If there is one lesson to be learned on reflection, it’s that major iterations always introduce bugs. Technically we are 1 week into the next iteration and already 1 week behind because we’ve been resolving the last of the issues in the Victoria release. I never liked Collingwood anyway — maybe this is the excuse to skip that station and go straight to North Richmond…
We still haven’t quite got a second customer out of the end of the pipeline BUT the pipeline is getting fatter and we are learning a lot. Hopefully we’ll have a proper blowout soon. As we understand more about our customers, we are increasingly confronted with decisions about which features to prioritise and when. Will the feature that gets customer B over the line be used by anyone else and does that feature upset customer A?
It was really great to sit down with Lucio, “Customer A” of http://theonlinecircle.com.au last week and chat about how things are going. It’s great to get feedback like “our brand monitoring for clients is a 5 step process and Tribalytic handles 2 of those for us — the other tool only does 1”. It’s great to see people using the tool and it’s even better to get feedback that it’s providing value. Alex’s first question “what are the next three steps — can we do those for him?”
Branding has been front of mind for me this last week, I’ve spent a bit of time applying colour mockups to our design based on the new look and feel. It’s amazing how small differences radically change your perception, and also how quickly you get “used” to something.
Usability is another thing I’m thinking about. We can see that some of the new features we have implemented aren’t really being used. In demonstrations people ask me about something that’s actually on the screen, all which highlights that this isn’t being “noticed” by users. It’s hard to work out if something is just not valuable, or is it just not being seen?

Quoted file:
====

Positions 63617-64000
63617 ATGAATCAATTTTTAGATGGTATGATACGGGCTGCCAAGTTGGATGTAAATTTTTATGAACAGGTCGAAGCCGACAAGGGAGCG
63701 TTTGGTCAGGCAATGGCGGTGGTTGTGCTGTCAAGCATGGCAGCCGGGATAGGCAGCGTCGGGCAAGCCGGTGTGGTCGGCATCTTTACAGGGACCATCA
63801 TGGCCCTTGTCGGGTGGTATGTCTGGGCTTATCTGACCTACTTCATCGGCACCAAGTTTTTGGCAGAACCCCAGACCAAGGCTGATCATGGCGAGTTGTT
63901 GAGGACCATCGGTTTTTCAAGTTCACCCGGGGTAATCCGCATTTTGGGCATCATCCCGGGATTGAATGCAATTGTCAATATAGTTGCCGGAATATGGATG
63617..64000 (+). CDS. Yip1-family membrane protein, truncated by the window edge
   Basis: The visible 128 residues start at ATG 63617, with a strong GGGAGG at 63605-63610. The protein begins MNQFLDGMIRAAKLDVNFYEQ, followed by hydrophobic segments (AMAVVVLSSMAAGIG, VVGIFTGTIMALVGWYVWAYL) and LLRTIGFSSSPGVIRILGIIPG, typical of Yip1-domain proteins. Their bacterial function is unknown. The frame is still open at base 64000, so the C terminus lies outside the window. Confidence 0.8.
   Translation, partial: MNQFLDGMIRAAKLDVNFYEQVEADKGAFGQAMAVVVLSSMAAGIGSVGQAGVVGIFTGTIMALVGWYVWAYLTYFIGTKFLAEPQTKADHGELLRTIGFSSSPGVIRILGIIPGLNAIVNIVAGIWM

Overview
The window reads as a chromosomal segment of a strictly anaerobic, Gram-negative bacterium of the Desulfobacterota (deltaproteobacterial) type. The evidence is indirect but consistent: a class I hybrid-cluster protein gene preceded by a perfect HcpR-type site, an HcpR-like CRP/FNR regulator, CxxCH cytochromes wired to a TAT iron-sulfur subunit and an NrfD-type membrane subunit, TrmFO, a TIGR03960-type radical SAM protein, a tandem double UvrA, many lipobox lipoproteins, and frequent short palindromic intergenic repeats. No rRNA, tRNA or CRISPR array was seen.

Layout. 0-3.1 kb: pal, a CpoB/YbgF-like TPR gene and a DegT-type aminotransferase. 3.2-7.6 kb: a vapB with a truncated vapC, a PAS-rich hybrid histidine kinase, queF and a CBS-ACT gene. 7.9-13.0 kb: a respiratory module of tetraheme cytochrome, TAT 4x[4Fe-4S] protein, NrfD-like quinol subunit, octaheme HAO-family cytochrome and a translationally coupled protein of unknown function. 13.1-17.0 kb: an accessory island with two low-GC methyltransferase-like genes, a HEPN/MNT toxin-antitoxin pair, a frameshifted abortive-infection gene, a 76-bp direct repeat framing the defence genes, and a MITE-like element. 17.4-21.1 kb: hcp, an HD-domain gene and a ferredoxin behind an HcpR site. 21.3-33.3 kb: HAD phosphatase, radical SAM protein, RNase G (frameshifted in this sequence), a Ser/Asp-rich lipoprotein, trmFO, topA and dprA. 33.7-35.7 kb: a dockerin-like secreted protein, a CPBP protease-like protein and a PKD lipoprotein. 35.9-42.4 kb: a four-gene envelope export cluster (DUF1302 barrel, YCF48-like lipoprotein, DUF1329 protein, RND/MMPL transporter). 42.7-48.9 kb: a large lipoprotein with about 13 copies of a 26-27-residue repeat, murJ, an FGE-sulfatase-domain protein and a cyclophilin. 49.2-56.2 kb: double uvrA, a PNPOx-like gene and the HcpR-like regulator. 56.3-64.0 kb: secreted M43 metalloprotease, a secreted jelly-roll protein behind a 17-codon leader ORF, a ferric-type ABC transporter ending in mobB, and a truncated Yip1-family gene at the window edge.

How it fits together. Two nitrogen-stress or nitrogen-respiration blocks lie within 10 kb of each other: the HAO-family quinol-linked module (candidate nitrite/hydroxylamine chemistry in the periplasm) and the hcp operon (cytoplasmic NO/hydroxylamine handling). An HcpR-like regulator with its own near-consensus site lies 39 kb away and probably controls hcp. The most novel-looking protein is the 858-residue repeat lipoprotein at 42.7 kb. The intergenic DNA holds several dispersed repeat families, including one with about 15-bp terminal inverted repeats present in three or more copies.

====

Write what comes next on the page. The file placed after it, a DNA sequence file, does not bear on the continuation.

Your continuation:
There was a minor server glitch over the weekend, first one in a while. The positive thing is that the monitoring we put in place alerted us to the issue and I could resolve it quickly.
As a downside I suspect to the hard work and long hours he’s been doing, Alex has succumbed to the “flu” which will put a dent in progress for a few days, but is probably a much needed warning about working too hard. I’m never fussed about us missing days here and there, this is a long term project, and no matter our best desires, it will never be “finished” nor will it be “done”. Taking a break and downtime is important — we aren’t doing it enough.
I feel like the pressure is slowly ramping up — the drive to work more and more is always there. I don’t mind, which is half the issue — so much of what there is to do is so interesting that it keeps me away from the boring but necessary items and often, spending time with the family. I’m conscious of needing to better here, which is why I’m wrapping this post up and going to sit down with them and which TV.
Maybe after I send that email to the Tribalytic users I was meaning to get out there…
PS — I’ve changed “lowlights” to Lessons Learned. There often aren’t really lowlights, but every week there are plenty of lessons learned.
- Playing with the new features in the Victoria release. Particularly enjoying the share link.
- Hunting and killing bugs. I never have any confidence issues demonstrating Tribalytic, but every bug killed is a better product.
- Engaging with customers, potential and actual. I love hearing what people want to do with the tool.
- Monitoring is never a waste of time.
- Usability — we are becoming so “feature dense” now that what feels easy to us is intimidating to new users. I think there is a difference in take up and return rate if I guide someone Vs. they experience Tribalytic for themselves.
- Leave more time between iterations, or make them much smaller!
Goal this week — Customer
- Hunting for customer number 2.
Goal this week — Engineering
- Look and feel implemented.